The advice in the Tomb of Horrors doesn't include any suggestions for changing the module. Gary's advice to the refs is that, if the group seems too weak (by comparison to the sample parties), use of the module should be delayed, or they should receive some assistance. He also recommended the module for "thinking persons" and suggested that "hack and slay gatherings" should just skip it. This, no doubt, has contributed to S1's reputation as a killer dungeon - most roleplayers would like to think of themselves as "thinking persons", no matter their actual style of play.

So, if you want to insist that both Schools have tailoring - no skin off my nose. What's important here is that each School's tailoring aims at different purposes.
 

Heathen72

Explorer
There is a balance - if your DM has written an adventure, you should play that adventure. You don't have the right to demand the DM create any adventure you wish to play at a moment's whim. The balance of that is that the DM should be able to accomodate reasonable deviations.

This is the nub of it. If your GM isn't prepared, or able to come up with a totally new adventure on the fly, it doesn't mean he is railroading you. For me, railroading is when the GM continually negates unexpected player actions to keep them "on the rails", i.e., bring them back to the game he has prepared. Some examples:

  • The GM has created a pressure plate trap for the players. He expects them to fall into it and be captured by the Villain. Everyone falls down the trap, but the wizard casts levitate and avoids the trap. The GM suddenly decides the trap comes with an anti magic shell.
  • The GM creates a session where the players have to ride through the night on horseback to deliver a vital message to the King. The players, concerned the dangers in the forest (described by the GM to raise the stakes) present an unacceptable risk to the mission and decide instead to sell their horses to pay the 'witches' (who they know from a previous session) to send a telepathic message. The GM has the witches refuse, because he hadn't thought of that idea, despite how reasonable it is.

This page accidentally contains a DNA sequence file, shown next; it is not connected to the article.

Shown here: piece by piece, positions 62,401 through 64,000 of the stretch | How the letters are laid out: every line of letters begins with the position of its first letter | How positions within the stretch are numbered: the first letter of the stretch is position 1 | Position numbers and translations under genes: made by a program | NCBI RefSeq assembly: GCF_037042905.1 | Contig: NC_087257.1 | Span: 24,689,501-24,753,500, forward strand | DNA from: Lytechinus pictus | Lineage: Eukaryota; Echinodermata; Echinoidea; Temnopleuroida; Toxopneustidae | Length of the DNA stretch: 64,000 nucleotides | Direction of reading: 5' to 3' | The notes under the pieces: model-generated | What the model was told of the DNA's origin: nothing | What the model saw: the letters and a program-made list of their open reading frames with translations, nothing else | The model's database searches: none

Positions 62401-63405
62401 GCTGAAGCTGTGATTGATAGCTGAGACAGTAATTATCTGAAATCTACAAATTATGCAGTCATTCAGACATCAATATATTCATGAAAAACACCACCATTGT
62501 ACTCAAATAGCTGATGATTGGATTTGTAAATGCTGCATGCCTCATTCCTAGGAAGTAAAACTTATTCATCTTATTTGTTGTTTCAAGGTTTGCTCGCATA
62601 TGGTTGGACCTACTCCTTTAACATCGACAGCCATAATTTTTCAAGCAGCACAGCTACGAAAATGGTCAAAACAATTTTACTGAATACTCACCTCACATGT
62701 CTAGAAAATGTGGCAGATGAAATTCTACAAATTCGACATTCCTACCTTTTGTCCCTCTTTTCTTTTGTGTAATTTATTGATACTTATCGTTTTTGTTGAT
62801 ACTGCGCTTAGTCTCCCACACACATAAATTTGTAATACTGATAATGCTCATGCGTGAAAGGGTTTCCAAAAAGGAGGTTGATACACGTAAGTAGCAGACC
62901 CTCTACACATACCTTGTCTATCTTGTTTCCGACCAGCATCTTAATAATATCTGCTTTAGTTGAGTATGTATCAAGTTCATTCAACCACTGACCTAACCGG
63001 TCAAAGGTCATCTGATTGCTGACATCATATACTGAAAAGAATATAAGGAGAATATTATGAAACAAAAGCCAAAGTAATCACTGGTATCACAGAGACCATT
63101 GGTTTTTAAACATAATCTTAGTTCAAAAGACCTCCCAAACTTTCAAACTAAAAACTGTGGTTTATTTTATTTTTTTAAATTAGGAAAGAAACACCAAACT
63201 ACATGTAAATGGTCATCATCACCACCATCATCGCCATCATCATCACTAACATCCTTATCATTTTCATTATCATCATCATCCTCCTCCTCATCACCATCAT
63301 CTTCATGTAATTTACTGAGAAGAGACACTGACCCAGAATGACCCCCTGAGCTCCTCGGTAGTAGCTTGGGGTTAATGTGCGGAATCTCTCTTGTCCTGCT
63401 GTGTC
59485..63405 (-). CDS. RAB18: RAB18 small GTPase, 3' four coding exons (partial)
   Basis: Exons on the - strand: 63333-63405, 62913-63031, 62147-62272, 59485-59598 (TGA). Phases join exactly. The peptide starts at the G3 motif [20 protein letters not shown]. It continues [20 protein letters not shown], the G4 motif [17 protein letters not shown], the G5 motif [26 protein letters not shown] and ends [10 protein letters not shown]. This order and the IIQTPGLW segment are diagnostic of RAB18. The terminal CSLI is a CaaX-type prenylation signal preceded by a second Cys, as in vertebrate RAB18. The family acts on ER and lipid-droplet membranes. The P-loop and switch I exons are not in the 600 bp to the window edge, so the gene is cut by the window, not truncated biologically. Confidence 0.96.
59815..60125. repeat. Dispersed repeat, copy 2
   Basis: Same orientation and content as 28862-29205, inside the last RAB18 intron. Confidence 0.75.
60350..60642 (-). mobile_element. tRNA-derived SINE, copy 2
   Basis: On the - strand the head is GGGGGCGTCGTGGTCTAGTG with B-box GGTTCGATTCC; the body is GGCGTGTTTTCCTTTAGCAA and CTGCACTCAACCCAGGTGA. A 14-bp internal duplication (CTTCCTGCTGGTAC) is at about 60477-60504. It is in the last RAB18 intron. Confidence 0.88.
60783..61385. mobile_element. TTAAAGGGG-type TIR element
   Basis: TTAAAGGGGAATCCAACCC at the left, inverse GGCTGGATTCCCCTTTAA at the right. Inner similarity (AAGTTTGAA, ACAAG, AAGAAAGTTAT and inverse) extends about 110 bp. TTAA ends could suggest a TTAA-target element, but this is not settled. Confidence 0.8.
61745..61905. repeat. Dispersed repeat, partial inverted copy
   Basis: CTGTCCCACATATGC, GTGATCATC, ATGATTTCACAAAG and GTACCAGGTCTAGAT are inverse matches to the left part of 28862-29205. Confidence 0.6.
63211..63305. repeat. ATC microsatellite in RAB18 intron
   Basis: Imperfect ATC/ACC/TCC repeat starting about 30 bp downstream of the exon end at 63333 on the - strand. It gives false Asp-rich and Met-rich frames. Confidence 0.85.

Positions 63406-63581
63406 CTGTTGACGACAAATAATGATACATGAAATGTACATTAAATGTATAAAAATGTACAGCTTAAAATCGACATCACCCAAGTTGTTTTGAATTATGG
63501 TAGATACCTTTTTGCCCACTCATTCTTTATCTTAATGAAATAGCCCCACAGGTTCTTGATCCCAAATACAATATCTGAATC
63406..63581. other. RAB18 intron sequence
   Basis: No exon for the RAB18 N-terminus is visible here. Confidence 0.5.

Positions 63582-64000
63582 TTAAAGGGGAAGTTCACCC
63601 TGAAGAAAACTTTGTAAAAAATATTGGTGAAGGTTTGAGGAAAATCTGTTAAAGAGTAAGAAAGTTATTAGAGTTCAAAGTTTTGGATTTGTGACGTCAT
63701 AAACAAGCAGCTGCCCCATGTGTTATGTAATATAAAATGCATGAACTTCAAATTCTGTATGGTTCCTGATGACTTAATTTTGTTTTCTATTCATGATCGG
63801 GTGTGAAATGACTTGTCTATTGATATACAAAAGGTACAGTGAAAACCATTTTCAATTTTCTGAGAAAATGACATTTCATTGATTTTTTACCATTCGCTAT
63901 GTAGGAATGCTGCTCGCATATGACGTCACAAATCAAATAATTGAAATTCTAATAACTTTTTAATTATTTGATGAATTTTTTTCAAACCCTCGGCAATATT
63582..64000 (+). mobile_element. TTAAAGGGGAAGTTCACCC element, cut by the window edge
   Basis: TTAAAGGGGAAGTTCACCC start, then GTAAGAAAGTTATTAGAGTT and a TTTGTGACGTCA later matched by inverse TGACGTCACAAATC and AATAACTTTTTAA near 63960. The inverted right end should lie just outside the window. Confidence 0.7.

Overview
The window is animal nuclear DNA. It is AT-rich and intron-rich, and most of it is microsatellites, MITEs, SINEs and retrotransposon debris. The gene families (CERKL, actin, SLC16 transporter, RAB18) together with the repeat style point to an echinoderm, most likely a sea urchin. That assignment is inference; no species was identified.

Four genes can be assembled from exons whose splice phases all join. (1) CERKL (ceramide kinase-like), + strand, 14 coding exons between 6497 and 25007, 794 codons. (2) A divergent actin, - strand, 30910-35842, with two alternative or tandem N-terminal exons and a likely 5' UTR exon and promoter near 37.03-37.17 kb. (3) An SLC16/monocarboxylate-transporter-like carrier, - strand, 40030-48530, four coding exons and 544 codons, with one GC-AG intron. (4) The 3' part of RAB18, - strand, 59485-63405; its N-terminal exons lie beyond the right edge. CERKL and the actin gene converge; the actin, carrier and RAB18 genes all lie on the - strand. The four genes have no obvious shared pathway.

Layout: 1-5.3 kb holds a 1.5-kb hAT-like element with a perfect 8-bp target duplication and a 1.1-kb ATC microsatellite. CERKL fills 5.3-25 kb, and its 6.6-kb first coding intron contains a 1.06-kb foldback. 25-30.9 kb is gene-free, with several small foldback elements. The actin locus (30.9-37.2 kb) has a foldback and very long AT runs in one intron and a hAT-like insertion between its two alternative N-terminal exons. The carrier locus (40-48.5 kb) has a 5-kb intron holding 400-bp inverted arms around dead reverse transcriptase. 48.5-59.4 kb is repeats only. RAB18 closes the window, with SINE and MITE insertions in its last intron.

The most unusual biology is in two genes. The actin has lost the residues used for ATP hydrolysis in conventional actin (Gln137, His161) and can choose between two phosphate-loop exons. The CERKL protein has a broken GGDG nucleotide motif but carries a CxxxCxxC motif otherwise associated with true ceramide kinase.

• The players are in an area with a foot high stone perimeter. The map has only been drawn to include the area within the perimeter. A player decides to jump over the stone wall, but can't, no matter how high he jumps. When he asks the GM why not, the GM replies "Computer says no"
Okay, the third one was a joke, but the point is one of the defining pro's of gaming (as opposed to computer gaming) is that a GM can react to and accommodate unexpected player actions. It can be frustrating as a player when the GM blocks a perfectly reasonable solution to the problem he has presented, not because it's a bad idea, but because he just didn't think of it. It's like being asked a bad riddle and having your answer rejected because it, despite fitting the riddle, is not the answer the creator had in mind.